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Comments by YACCS
Monday, November 22, 2004

Blogs are more popular than opinion magazines

who knew catblogging could be so popular?

Need some ideas for Thanksgiving? Info on how to cook a turkey has a mondo bunch of links to look at.

I tripped across this site while checking my Alexa rankings, where I found out an interesting fact. Atrios gets one percent of all of Blogspot's hits. Now, that may not seem like a lot, but: There are some 2.8 million blogs. However, 80% (2.2m) have no incoming links; that is, nobody reads them. (Wired, Aug. 2004). Thus there are some 600,000 blogs that are read, but of this, only a few ten thousand have substantial readership.

Blogger has about a million or so users. Let's say that 10 percent have a substantial readership, 10K or more hits a month. By having one percent of the total number of users, Atrios is, by far, the largest single read site in the Blogspot system, and not by a small margin.

As it stands, Kos is in the 4200 percentile of all sites read online, and I think Atrios would fall behind that, slightly.

I came across this while checking my own hits, which came to around 222K for the month. We never had those kinds of numbers at NetSlaves, despite our hard work. Robin Miller, of Slashdot fame, once said to me if you got a million hits a month, you could make some money. Well, I think with blog ads and direct contributions, you could do better with about a quarter of that.

What amazes me is not that so many people read the site, but that readership has increased over that period, and not by one or two percent, either. All of the leftside blogs have had MORE traffic after the election than before.

Why has this site, which is much less complicated and far reaching more successful than NetSlaves, with two books, was? It isn't because I work harder, I don't. I don't get as much publicity. Or do media. I know I'm popular in some of America's newsrooms, but that's not it.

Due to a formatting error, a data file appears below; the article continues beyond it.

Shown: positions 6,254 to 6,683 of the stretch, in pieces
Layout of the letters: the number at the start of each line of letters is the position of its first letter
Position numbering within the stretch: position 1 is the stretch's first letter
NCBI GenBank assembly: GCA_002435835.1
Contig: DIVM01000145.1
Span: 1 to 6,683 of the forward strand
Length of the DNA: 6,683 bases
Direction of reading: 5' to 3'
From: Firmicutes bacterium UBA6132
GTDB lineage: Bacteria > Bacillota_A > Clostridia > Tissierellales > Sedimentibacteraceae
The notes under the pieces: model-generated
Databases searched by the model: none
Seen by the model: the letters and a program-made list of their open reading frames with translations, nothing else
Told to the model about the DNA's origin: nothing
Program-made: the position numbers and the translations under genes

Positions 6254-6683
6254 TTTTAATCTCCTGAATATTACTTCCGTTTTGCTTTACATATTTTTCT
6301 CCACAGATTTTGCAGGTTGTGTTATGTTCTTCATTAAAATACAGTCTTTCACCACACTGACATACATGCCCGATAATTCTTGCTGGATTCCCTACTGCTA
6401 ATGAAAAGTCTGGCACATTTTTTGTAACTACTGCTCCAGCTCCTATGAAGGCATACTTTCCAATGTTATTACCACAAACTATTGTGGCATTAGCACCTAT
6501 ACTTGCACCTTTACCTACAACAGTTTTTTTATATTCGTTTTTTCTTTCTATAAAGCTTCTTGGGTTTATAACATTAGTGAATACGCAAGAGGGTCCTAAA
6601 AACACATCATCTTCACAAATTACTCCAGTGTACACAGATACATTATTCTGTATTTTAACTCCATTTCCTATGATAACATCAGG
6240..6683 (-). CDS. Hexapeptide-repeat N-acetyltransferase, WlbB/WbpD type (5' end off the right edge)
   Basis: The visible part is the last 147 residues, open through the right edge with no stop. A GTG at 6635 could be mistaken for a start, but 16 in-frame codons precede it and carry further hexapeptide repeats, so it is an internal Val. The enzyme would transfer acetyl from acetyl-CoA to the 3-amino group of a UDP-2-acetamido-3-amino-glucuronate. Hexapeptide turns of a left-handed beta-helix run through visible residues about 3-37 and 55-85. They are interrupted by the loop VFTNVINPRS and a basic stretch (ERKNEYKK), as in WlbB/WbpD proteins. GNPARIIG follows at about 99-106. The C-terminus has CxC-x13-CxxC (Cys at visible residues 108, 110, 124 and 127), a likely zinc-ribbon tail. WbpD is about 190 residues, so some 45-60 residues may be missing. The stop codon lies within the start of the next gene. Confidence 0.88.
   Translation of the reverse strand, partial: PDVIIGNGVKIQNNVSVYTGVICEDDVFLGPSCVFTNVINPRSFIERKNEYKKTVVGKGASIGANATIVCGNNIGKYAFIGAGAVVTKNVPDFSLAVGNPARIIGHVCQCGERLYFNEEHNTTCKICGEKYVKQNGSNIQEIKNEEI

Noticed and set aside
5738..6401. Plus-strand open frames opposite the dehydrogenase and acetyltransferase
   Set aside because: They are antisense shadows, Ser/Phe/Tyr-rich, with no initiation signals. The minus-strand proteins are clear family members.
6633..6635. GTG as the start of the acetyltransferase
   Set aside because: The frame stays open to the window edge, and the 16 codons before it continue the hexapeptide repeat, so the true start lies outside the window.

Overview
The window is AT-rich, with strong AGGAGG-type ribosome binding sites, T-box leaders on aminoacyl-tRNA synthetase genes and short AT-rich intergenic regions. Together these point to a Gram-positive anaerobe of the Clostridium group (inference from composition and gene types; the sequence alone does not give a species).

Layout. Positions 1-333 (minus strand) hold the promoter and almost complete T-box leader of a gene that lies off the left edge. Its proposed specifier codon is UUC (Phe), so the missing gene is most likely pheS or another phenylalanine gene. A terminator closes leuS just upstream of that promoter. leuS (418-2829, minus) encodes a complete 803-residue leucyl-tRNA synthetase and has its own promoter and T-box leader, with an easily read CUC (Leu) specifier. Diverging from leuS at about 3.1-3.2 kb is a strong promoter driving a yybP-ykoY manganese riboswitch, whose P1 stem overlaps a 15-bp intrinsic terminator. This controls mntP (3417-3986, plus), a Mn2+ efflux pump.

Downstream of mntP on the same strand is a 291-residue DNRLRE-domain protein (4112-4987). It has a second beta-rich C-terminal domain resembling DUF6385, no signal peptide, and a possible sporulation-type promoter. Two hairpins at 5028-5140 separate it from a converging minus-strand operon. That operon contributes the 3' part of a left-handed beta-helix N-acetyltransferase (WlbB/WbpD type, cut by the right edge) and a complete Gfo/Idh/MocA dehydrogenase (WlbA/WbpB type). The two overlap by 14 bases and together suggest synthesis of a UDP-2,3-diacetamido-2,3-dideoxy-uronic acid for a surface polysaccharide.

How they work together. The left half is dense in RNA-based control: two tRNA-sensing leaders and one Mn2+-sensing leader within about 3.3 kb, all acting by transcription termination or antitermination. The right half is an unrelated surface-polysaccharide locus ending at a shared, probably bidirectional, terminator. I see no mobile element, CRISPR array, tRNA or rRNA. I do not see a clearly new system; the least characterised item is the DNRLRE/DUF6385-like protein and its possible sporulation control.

It's simple: you.

Unlike the Netslaves audience, who were techies, the readers here come from a much wider pool of people. And from all manner of backgrounds. And frankly, it's easier to tell people things they don't want to hear when they are willing to listen.

I've seen everything in that EA story repeated hundreds of times. But no one wanted to hear it. They lived in Pollyanna America. A place where hard work would ultimately be rewarded. Where owners could cash in and make money and no one cared. Where owning a BMW was the height of personal success.

What I find ironic is that all those people who wanted to be vulture capitalists ultimately failed. People with far more humane values, like Kos and Atrios, have done amazingly well for themselves. So much so they can live off their writing. A goal which has eluded many, many writers over the years. Blogs, are by far, the most profitable online medium short of porn. With minimal overhead and a lot of work, one can make a profit. Maybe not a living, but a profit. Which is what all these VC loaded companies could never do, with their dreams of empire and captialist success.

Once, only Slashdot had that kind of power online, but as Linux has faded as a techinical issue, partly because of functionality and partly because of the growth of the Internet's users, now that power is diffused. Kos, Atrios and Andrew Sullivan have power online far out of proportion to their staffs.

The next move will be to pay regular contributors for their work, as the profitability grows. Right now, more people read this site than the print edition of any opinion magazine, from the Nation to the The National Review. It is only a matter of time before advertisers realize that their demographics and ad dollars are better spent online on blogs than in print magazines. And my blog is dwarfed by Kos and Atrios.

The next thing which will happen is the demise of Drudge. His rise to prominance only came about because reporters are lazy. But as his competitors like Blue Lemur/Raw Story actually break news, people will find Drudge's agregeation outdated. While agregation has a value, his sensibility was fresh a few years back. Now it's outdated. His layout alone is reader unfriendly. I mean, someone is eventually going to call him on his personal contradictions: a gay conservative man. If he doesn't think the fundies are coming for him, well, he's gonna learn the hard way.